Having finessed the perception that buying and installing data quality tools will lead to immediate improvements...
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in the quality of your organization’s data, the next challenge emerges: managing internal expectations of how quickly things will get better once a data quality management program is approved, funded and initiated.
While there may be a desire to address as many data quality issues as quickly as possible, that isn’t always realistic. The fact that a data quality team may not have the authority to impose changes required to produce data quality improvements may create additional complexity and challenges. Therefore, IT and data quality managers must balance encouraging an organizational commitment to improving data quality with providing practical guidance about the results of a quality improvement program to corporate executives and other key business stakeholders.
By proposing a data quality plan and vision that addresses the organization’s business and data quality objectives while remaining pragmatically achievable, a data quality team should be able to prevent the expectations of business users from getting out of hand.
That practical vision can be based on the results of the initial data quality assessment, essentially incorporating the remediation activities that would most effectively address the identified data quality issues. And because the assessment produces concrete metrics on the occurrence of those issues, it provides a means for setting reasonable performance objectives for improving data quality.
Defining rules and metrics for improving data quality
During the data quality assessment, data flaws are exposed in relation to defined data quality dimensions, such as completeness, accuracy, currency, timeliness, consistency, uniqueness and reasonableness. That provides a quantifiable way of measuring quality levels. For example, if there is an expectation that a data attribute must have a non-null value, we can measure the percentage of records in the data set in which that attribute’s value is missing. That becomes one data completeness rule, and the level of tolerance for noncompliance can be decided based on input from business users. A 100% compliance level likely will be required in many cases; in others, a lower percentage may be acceptable.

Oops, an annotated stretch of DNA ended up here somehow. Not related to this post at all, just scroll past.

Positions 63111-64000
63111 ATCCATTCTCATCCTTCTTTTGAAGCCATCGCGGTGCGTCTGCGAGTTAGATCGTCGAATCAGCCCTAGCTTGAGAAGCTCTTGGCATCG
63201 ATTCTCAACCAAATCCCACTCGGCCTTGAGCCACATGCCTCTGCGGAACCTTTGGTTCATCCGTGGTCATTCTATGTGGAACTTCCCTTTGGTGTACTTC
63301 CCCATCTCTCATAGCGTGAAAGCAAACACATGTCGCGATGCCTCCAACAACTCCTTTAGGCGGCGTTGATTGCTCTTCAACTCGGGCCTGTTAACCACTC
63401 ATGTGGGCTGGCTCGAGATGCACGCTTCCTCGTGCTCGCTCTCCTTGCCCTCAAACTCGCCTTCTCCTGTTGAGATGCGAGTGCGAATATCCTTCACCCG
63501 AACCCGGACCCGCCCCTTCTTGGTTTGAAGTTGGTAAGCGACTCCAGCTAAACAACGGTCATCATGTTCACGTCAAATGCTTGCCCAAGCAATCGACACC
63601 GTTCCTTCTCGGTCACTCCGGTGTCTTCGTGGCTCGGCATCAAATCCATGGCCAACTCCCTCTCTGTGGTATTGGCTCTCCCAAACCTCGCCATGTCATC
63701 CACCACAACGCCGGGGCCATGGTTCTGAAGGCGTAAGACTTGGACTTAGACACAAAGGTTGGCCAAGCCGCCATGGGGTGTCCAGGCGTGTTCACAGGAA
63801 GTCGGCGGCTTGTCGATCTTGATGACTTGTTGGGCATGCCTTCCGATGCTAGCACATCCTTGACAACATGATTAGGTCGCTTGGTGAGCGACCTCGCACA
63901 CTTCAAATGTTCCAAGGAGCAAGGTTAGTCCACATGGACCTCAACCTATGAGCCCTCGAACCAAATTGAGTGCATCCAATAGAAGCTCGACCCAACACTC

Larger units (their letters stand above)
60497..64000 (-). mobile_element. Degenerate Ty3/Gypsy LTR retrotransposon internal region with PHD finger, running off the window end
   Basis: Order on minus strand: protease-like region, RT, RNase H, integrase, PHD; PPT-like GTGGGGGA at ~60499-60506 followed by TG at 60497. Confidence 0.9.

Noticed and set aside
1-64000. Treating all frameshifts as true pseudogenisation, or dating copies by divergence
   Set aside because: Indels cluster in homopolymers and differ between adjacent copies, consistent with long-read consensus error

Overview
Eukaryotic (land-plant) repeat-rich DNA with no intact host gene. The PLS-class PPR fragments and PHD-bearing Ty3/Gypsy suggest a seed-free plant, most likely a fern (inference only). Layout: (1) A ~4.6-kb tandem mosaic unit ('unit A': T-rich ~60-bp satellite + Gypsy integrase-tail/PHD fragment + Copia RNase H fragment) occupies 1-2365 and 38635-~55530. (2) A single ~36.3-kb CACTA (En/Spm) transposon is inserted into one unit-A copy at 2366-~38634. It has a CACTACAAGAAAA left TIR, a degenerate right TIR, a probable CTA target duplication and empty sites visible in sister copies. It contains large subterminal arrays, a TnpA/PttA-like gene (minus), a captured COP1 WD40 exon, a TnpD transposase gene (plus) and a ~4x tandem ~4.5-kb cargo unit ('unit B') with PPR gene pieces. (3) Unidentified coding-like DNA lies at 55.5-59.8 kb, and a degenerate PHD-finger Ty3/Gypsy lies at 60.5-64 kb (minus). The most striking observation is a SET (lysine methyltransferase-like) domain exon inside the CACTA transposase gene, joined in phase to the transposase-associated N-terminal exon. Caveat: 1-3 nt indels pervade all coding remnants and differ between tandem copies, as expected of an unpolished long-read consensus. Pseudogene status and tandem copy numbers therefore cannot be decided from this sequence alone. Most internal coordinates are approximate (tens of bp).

Other data quality rules can also be formalized and quantified. Uniqueness rules can assert that there is one and only one record in the data set corresponding to each real-world entity. An accuracy rule can measure the degree to which a data instance’s values match those in a defined system of record. Consistency rules can validate the conformance of data attributes to defined value domains.
Compliance with the defined data rules then needs to be measured to track the progress of data quality improvements. To continue our completeness example, a data set that is 95% compliant with the non-null rule is of higher quality than one that is 90% compliant. A collection of data quality performance metrics can be continuously monitored using data profiling tools and techniques, and the results can be assembled into a data quality scorecard. As the metrics show greater conformance with data quality rules, there should be a corresponding improvement in the affected business processes.
Achievable milestones on the data quality improvement roadmap